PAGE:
Department of Computer Science
CPSC 513: Integrated System Design

Verifying Token Coherence with Murphi:

Please email me your final or best modified program (and optionally some results showing the state space savings you were able to achieve, if any), as well as a description of the properties you checked and what the bug(s) was/were in my protocol implementation. (Step-by-step instructions are in the comments in the starting Murphi model I provide you.)

For this assignment, you're going to use Murphi to verify my implementation (with two deliberate bugs inserted) of a simplified version (no persistent requests) of TokenB, a reasonably modern and particularly elegant cache coherence protocol. This paper describes the problem of cache coherence and the proposed protocol. You'll definitely want to at least skim the paper.

tokenB.m is the buggy protocol implementation I wrote for you.

Murphi is very easy to use, but it's quite an old system. (It was part of my PhD, in fact!) Fortunately, it has been popular enough that there are a variety of variants available. We're going to use a rewritten tool called CMurphi, but I'm not asking you to do anything more than use it in original Murphi mode.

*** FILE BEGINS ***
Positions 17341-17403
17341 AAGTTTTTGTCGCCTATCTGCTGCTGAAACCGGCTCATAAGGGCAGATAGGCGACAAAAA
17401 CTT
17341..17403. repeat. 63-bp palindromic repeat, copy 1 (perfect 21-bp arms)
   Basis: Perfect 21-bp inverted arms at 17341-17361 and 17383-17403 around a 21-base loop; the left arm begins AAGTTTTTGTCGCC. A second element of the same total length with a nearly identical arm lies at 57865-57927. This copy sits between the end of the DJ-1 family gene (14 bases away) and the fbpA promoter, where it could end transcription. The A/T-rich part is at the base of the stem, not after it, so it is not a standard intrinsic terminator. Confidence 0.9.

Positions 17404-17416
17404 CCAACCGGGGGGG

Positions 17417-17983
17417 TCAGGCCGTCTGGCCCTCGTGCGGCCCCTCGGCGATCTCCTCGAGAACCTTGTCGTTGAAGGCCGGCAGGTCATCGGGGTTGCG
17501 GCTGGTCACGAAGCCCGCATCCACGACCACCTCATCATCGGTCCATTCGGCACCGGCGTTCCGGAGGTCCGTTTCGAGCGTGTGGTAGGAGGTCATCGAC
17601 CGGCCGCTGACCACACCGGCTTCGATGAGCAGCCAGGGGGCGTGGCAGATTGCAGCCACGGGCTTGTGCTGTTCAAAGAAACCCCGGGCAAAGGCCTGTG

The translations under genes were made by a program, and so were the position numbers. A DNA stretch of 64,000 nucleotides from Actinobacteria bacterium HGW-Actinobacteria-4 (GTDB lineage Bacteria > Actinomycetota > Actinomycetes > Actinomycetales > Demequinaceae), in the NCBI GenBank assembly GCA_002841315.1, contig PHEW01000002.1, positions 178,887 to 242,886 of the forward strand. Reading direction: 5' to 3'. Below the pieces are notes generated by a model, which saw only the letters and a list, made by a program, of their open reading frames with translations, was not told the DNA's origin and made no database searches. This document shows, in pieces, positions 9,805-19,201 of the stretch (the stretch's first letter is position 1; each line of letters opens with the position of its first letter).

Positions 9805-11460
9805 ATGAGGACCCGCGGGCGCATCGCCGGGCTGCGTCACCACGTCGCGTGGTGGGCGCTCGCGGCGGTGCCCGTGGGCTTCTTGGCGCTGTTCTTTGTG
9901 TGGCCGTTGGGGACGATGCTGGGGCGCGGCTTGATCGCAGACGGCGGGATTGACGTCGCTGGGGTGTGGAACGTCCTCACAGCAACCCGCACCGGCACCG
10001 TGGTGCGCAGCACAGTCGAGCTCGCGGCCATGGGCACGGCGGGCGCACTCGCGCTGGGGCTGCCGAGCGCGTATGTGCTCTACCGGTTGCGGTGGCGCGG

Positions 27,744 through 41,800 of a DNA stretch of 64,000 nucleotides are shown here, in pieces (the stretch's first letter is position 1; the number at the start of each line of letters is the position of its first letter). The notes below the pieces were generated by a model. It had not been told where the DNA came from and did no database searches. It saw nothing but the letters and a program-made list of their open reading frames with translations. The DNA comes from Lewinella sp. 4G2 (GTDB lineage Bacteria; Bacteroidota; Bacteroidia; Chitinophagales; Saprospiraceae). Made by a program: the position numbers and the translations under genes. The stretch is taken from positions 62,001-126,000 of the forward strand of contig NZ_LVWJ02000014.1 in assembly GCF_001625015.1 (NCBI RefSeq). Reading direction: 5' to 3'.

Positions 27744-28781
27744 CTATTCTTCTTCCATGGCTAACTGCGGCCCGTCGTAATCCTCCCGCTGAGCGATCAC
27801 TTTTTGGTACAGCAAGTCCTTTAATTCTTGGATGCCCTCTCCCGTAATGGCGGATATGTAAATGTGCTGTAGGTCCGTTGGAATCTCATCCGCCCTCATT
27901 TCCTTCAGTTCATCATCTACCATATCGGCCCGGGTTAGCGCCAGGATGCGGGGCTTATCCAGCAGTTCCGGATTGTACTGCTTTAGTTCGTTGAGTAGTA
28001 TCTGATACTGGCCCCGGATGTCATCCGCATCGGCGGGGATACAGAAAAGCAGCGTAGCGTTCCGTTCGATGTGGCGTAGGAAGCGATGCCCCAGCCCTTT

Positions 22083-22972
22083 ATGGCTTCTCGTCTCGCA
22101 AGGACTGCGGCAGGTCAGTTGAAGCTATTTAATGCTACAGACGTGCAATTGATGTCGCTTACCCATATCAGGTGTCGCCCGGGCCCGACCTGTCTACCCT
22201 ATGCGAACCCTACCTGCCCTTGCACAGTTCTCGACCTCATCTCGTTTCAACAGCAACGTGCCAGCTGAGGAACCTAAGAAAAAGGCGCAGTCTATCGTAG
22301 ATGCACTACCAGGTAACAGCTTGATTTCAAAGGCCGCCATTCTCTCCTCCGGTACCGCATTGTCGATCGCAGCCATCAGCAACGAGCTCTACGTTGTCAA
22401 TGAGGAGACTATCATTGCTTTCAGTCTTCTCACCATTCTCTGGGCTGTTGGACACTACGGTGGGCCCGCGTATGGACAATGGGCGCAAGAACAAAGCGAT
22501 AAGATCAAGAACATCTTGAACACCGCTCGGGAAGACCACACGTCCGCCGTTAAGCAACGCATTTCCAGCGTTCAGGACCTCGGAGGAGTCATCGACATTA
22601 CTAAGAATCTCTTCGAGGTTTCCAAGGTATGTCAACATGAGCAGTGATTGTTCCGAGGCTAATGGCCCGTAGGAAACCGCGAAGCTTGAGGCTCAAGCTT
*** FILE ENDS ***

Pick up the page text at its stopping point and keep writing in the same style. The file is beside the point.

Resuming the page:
Basically, the Murphi compiler converts a Murphi description into a C++ program. You then compile the C++ program, and the resulting executable is a verifier that computes reachability for the specific problem you started with. Feel free to install your own version of Murphi, or use mine, which should run on any departmental 64-bit Linux machine (e.g.,,,

You will probably also want to look at the Murphi User Manual, which is also located in the doc directory of the Murphi distribution. But you can probably figure out a lot just by looking at the code.

When you run your verifier, you'll probably want to use the -td option to print a trace if it finds an error. You may also need the -m option to tell the verifier to use more memory, and the -d option to tell Murphi where to store a temporary file. E.g.,
tokenB -td -m 1000 -d .
will use 1000 megabytes for the hash table, and store a temporary queue in the current directory. (Note the period after the -d ! That's the name of your current directory.) You can use the -h option to print out a list of options.